© 2009 – Routledge
Adolescence and young adulthood is often a difficult enough time without serious illness. However, research has shown that cancer, and surviving cancer, at this age presents distinctive problems medically, socially and psychologically. This important work offers a glimpse into a previously under-researched area and contributes to a better understanding of the needs of young adults post cancer.
Focusing not only on the physical effects, but also the social, cognitive, emotional and physiological consequences of surviving cancer in young adulthood, Anne Grinyer draws directly upon data collected from young adults who have been treated for cancer. The book is structured around themes they raised such as fertility; life plans; identity; psychological effects and physical effects. These issues are drawn together in the final chapter and related to clinical and professional practice as well as current policy.
This book presents the voices of those who have lived through the experience of cancer in young adulthood, and links them to the theoretical and analytical literature. It will be of interest to professionals and researchers in nursing, social work, counselling and medicine as well as medical sociologists, young adults living with cancer and survivors of young adult cancer.
'Dr Anne Grinyer's book shows that a cancer diagnosis during young adulthood can seriously affect life experiences and opportunities that don't necessarily apply to those diagnosed at other ages. This book will inform professionals, patients and families, and provides direction for future service provision for survivors of young adult cancer. A much needed insight into the challenges of surviving cancer when diagnosed as a young adult.' – Myrna Whiteson MBE, Chair of the Teenage Cancer Trust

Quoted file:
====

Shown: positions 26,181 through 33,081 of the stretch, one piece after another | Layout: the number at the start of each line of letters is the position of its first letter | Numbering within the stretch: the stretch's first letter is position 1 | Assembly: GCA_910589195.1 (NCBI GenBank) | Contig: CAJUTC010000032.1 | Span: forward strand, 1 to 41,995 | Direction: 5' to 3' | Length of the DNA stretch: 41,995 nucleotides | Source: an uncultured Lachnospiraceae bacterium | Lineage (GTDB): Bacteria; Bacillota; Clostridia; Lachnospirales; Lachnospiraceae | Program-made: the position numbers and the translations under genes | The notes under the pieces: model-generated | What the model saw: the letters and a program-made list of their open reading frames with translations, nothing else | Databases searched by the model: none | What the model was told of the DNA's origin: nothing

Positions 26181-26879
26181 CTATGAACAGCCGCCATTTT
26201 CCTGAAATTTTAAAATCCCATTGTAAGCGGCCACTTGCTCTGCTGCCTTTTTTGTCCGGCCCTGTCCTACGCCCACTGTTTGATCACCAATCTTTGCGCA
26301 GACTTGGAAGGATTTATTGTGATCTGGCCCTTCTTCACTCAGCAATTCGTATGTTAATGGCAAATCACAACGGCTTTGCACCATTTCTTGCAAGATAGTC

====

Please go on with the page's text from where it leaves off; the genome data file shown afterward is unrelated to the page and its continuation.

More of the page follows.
'Following on from Young People Living with Cancer, this new book addresses the key question of what happens next. Through the willingness of the long-term survivors who trusted Anne with their life stories, this book provides a unique insight into both the character and quality of survivorship. An essential read for all health care professionals, but also survivors, their families and friends, as well as policy makers. This book is an important contribution to the literature in this area.' – Professor Sue Ablett, Executive Director, Children's Cancer and Leukaemia Group
'This book is a useful resource for healthcare professionals working with both adolescent cancer patients and survivors, their families and friends, and to all persons who are seeking insight into the challenges, trials and tribulations of survivors of adolescent and young adult cancer. It will serve as a helpful guide to the experiences and needs of this under-researched cancer survivor population.' – Psycho-Oncology
1. The Late Effects and Long Term Consequences of Survivorship 2. Case Studies 3. The Physical Legacy and the Fear of Recurrence 4. Long Term Follow Up and the Need for Ongoing Support 5. The Emotional Legacy: how it changes philosophy and perspective 6. Survivorship Identity, the Resistance to Victimhood and the Positive Outcomes 7. The Effect on Life Plans and the Long Term Financial Impact 8. The Impact on Fertility 9. Implications for Policy and Practice Appendix: Methods